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Scalix Wiki -> How-Tos -> Fetchmail


Fetchmail is a program used to relay messages from the server to which they were addressed to another destination, such as a local server, without the message actually containing routing information to that final destination.

You can get fetchmail from Your linux distribution almost certainly provides finished fetchmail packages as well, which you can install with yast, yum, up2date, apt-get or another program depending on your distribution. Refer to your linux system's documentation for further information on installing packages.

Once it is installed, fetchmail can either retrieve mail from specific mailboxes and deliver it to specific mailboxes, in what is called singledrop mode, or it can retrieve messages from one source mailbox and deliver them to multiple recipient mailboxes, in what is called multidrop mode. In this example we will configure single drop mode to retrieve messages from, and deliver them to, a single user.

There are two ways to configure fetchmail, the first is with a configuration file, the second is with parameters on the command line. We will use the command line in this example, although a configuration file could do the same job equally well.

Set Up Fetchmail

In order to retrieve and redeliver email fetchmail will need to know where messages are coming from and where they are going.

Let's say your messages are cached by an email provider, and you want to pick them up at regular intervals and put them in your Scalix inbox. You could use a fetchmail command something like this:

fetchmail -p pop3 -S --smtpname -u

This command would retrieve all messages belonging to from your provider's server located at and deliver them to the mailbox hosted on the Scalix server

Take special notice of the -S flag, and its value If you are running fetchmail directly on your mailserver, you might want to use localhost or as the address to which fetchmail will deliver the messages it gets from your ISP. This will not work, because sendmail listens to localhost:25 in order to accept outgoing mail sent from the Scalix server for delivery. Incoming mail from the outside to the Scalix server is recieved on port 25 on the official server ip-addr. That is the ip you get by executing the "host `hostname --fqdn`" command. The safest and easiest thing to do is always to use the server's fully qualified domain name.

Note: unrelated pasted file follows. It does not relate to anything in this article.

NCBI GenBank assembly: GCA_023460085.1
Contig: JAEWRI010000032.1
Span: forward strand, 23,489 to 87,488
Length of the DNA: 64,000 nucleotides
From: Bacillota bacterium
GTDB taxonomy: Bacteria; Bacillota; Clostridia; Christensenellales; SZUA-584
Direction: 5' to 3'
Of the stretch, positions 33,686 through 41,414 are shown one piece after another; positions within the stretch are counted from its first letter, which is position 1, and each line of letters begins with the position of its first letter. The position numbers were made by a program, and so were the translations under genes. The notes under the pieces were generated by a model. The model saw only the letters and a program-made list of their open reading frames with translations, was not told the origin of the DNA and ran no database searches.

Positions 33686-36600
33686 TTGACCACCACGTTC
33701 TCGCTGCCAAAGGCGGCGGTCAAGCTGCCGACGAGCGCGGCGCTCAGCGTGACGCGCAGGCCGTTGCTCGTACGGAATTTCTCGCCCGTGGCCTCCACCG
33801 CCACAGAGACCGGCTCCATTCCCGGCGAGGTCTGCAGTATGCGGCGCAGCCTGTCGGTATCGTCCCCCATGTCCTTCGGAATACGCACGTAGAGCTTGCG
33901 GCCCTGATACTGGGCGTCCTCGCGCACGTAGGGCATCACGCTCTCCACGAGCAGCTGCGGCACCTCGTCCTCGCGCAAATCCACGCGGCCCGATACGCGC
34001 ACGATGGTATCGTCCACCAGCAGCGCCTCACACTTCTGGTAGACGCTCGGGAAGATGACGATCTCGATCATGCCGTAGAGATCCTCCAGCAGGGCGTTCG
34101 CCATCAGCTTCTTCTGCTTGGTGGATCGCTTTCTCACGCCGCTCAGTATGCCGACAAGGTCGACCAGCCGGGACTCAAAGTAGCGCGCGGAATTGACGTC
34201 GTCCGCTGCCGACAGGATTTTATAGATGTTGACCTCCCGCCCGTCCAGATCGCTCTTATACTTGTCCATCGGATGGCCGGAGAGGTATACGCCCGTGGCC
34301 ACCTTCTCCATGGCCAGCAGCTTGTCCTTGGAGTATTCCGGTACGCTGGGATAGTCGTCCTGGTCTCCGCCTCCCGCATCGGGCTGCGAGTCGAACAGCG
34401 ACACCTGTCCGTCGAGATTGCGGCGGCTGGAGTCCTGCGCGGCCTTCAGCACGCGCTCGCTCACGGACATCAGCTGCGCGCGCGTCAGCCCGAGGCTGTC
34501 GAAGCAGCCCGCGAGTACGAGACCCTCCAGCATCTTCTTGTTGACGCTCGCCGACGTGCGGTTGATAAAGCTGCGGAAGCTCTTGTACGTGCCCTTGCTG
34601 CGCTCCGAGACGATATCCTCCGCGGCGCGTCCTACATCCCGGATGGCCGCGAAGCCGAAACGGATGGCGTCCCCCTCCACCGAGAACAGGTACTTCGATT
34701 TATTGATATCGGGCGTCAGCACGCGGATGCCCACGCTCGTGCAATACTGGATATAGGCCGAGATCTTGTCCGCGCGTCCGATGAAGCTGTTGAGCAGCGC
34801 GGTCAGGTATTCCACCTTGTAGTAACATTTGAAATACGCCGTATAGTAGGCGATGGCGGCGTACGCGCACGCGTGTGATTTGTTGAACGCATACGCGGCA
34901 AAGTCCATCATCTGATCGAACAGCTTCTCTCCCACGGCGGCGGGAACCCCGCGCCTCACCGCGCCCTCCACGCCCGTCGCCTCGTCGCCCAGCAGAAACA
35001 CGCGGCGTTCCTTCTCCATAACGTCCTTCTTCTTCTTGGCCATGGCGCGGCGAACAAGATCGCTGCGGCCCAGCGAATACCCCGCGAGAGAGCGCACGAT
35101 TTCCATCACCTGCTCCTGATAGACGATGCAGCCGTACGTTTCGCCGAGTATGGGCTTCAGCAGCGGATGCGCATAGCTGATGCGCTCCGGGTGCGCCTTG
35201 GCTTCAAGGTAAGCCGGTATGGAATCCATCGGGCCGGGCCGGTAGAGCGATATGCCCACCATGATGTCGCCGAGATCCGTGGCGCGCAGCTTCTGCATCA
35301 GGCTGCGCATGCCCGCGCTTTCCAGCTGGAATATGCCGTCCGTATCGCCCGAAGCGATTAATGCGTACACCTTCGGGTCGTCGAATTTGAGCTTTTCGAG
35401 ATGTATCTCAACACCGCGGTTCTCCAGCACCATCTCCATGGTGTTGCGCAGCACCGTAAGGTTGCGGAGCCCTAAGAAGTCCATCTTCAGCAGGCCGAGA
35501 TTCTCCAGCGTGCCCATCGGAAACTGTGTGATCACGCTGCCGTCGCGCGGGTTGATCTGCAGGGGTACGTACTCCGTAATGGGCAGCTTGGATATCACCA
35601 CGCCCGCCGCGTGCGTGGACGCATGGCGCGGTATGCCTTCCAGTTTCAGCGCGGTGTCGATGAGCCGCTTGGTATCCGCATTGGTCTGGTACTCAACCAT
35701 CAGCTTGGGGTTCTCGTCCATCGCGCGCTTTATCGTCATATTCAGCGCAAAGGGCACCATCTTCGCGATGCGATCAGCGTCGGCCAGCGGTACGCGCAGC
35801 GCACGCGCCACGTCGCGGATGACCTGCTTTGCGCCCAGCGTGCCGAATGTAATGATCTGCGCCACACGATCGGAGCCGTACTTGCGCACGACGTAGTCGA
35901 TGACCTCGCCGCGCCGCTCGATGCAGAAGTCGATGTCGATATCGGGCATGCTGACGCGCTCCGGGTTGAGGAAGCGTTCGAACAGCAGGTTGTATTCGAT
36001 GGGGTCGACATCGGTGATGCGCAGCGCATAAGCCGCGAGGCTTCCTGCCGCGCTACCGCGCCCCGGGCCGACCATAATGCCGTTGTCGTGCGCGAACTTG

If you want to leave the messages on your provider's server, and just copy them to your local server, add the -k flag to this command.

Automating Fetchmail

You can use the cron program to retrieve your messages on a regular basis.

Refer to chapter 9.4 of for a thorough description of the cron daemon.

You can use a variant of

*/5 * * * * "/usr/bin/fetchmail -p pop3 -S --smtpname \
 -u >/dev/null 2>&1"

to cause fetchmail to retrieve and deliver mail every five minutes.

Rinse and repeat for each additional user

Dealing with Passwords

In order to get your pop3 email, you will need to authenticate yourself to your email server. Normally this entails providing a password. Fetchmail will not accept the password on the command line, so you need to put it in a file. There are good security reasons for this behavior: /proc/$PID/cmdline is world-readable for example.

Fetchmail will, however, read the password from a file. This file should be mode 400 so it's only readable by its owner. The user running fetchmail should create a ~/.netrc file to hold the password. The format of the file is:

login youruser
password pop3password

Fetchmail reads this file at runtime to find the appropriate password. If multiple users are having their mail processed, entries can be stacked in the .netrc file to include login data for several machines.

Alternatively, if your fetchmail configuration is stored in a fetchmailrc file, you can store your password there. This file should of course also be mode 400.